Accused Soviet spy John Anthony Walker Jr. was placed on probation for burglarizing four Scranton, Pa., area businesses shortly before he entered the Navy in 1955, a fact noted nine years later by a Navy investigator checking on Walker before he received a top-secret clearance, according to court records unsealed in Scranton.

The records, which were unsealed on Friday at the request of the Scranton Times newspaper, show that Walker, 17 years old at the time, was placed on probation in the custody of his parents after accompanying another juvenile on a burglary spree in which the pair broke into two local gas stations, a used car dealership and a men's clothing store.

Walker's younger brother, James Walker of Scranton, said in a recent interview with The Washington Post that John Walker decided to enter the Navy in return for having criminal charges against him dropped.

"He was glad to get off the hook," James Walker recalled.

The burglaries took place on May 27, 1955, according to the court records. Walker enlisted on Oct. 25, 1955, two months after his 18th birthday. He was released from probation on Dec. 31, 1955.

The court records do not detail any agreement to enlist as a condition of being placed on probation. But they show that Juvenile Court Judge Otto P. Robinson, apparently assuming that the youths would be drafted, told them, "In a year or so, you boys will be in the service," and he warned them to disclose their records.

"The officer for the Army will ask us about you and we would like to say, yes, they were in a little trouble, but since then they were able to straighten themselves out," Robinson, now deceased, said at the time.

Pentagon and Navy officials said yesterday they did not know whether a juvenile record such as Walker's would have disqualified him from receiving clearance to see sensitive information.

According to the court records, a Navy intelligence officer, Milo A. Bauerly, checked the court file on April 6, 1964. In August 1965, while he was serving as senior chief radioman aboard the USS Simon Bolivar, Walker received "Top Secret/Crypto" clearance, giving him special access to code information.

At the time of the burglaries, Walker had dropped out of high school and was living with his parents in Scranton.

The records, in Lackawanna County juvenile court, provide this account of the burglary:

Walker's companion convinced Walker to go along on the burglaries after bragging that he had committed some earlier break-ins that netted him nearly $600 in cash.

The youths broke into a gas station in Duryea, Pa., but found nothing there. They broke into another service station and an adjoining used-car dealership in Old Forge, where they took two tires, $3 in cash, four quarts of oil, six cans of cleaner and a money box containing only papers.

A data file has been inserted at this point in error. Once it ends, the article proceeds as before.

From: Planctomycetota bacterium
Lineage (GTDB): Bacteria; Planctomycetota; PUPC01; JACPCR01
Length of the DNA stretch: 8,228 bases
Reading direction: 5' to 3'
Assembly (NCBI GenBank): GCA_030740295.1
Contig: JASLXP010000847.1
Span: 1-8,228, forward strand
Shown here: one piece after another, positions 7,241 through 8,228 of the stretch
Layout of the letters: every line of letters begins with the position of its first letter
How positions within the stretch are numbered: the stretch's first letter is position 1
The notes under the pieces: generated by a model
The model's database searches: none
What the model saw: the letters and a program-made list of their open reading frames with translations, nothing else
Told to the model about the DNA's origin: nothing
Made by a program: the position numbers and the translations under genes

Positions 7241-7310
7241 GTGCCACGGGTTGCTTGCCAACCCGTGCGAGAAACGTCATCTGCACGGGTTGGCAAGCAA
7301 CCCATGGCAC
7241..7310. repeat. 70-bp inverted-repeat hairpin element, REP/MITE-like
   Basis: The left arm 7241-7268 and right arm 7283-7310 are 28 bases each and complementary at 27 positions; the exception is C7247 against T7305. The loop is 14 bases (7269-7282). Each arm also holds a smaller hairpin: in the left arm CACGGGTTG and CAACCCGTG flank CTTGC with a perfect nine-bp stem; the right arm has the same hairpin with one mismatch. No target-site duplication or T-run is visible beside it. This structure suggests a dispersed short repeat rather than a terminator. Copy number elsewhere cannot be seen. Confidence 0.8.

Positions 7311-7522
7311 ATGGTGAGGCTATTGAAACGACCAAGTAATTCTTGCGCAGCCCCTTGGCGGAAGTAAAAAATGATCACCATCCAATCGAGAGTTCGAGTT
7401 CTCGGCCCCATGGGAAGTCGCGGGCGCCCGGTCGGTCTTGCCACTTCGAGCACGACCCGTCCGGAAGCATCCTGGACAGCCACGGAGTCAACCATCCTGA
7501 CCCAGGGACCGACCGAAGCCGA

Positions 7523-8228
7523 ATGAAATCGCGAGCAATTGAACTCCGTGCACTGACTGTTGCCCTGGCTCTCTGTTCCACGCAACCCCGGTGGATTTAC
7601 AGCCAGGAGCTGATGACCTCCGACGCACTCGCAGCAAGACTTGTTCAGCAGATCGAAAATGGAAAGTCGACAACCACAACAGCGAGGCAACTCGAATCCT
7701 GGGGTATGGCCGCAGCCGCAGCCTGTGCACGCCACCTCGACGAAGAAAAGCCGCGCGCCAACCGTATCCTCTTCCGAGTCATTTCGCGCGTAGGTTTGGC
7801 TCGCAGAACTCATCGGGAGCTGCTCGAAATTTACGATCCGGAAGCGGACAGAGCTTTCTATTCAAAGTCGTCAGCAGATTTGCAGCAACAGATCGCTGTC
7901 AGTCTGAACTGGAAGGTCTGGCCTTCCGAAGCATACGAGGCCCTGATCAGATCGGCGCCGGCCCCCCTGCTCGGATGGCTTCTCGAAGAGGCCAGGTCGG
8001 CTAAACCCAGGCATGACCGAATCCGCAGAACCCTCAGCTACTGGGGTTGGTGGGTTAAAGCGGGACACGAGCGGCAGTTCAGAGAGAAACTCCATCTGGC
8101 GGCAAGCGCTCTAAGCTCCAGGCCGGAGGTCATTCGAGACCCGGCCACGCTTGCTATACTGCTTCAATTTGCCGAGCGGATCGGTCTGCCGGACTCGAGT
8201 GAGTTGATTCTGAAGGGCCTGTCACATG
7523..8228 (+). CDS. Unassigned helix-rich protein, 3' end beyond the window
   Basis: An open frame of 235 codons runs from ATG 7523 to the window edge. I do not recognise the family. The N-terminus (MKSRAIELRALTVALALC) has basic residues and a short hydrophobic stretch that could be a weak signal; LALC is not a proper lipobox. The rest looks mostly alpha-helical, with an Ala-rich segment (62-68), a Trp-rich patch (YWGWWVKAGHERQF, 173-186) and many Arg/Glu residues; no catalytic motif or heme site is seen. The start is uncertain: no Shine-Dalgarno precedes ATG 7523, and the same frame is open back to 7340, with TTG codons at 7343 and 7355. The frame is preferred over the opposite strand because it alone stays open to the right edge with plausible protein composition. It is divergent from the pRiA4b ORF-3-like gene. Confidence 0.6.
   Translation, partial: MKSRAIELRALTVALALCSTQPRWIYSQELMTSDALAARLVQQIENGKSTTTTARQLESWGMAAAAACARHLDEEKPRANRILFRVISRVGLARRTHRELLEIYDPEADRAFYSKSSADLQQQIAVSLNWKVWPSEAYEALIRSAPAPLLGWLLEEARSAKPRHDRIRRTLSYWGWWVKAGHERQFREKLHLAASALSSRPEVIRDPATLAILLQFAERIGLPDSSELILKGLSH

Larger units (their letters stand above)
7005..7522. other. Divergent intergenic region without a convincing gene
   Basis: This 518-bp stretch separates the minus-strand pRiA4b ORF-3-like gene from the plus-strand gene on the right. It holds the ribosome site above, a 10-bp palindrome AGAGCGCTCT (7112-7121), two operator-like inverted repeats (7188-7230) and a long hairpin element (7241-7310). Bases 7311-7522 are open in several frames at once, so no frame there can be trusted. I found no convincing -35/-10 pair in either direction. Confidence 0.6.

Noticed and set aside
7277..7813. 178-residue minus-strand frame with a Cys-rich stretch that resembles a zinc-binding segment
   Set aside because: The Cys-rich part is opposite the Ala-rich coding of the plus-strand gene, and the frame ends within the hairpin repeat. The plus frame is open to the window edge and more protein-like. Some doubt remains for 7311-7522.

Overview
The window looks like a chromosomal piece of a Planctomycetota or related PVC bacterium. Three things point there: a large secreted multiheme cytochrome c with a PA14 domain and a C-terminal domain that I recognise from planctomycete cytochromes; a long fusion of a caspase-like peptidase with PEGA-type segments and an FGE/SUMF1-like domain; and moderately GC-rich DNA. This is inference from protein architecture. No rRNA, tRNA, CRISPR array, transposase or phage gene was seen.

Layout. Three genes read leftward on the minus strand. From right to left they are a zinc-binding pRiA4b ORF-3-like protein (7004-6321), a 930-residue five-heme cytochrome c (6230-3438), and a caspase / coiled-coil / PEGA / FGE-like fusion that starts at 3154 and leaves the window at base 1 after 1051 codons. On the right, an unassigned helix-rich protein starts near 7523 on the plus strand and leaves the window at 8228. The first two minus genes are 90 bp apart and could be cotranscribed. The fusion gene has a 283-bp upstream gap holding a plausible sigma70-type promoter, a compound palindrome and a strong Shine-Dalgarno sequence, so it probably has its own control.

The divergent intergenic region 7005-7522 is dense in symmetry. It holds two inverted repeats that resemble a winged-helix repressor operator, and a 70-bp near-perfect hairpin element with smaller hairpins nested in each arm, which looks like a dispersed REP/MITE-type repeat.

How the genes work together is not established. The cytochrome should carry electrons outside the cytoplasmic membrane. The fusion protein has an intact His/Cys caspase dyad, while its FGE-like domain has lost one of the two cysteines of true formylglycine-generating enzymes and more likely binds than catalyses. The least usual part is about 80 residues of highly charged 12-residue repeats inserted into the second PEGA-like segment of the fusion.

The pair drove back to Scranton, where they broke into the rear of a men's clothing store but were prevented by a barricade from getting into the store itself.

A police officer spotted the pair. Walker's companion hid in the dark, and Walker ran to his car, which was parked in a nearby lot. The officer fired a shot at the fleeing car, missed and commandeered a passing motorist to drive through the neighborhood looking for Walker.

They found Walker stopped at a red light two blocks from the scene of the last burglary. Walker spotted the policeman walking toward him and drove off at high speed; the officer fired his service revolver at the car but again apparently missed.

Walker then led police on a chase, at speeds up to 85 miles an hour, winding through residential neighborhoods of West Scranton and out of the city limits. Walker eventually escaped, driving to Williamsport, Pa., 94 miles away, where he hid out for several days.

From Williamsport, Walker phoned a girl in Scranton to relay a message to his mother telling her not to worry about him. Two days later he was arrested by Williamsport police and returned to Scranton.

Among those who appeared on Walker's behalf at a later hearing before Judge Robinson was his pastor at St. Patrick's Church, the Rev. John W. Casey, who described Walker as "an exceptional student."

Reached at home in Scranton yesterday, Casey said he could not recall the incident. "I had to go to court for a lot of kids in trouble," Casey said.

At the hearing, Robinson warned Walker and the other youth that "this is a chance for you fellows to go straight. Don't make another mistake . . . . Learn the Ten Commandments, obey them, and you won't be in further trouble."

Robinson called the youths "just two crooks. The only thing in favor of you is that this is the first time that you have been in court."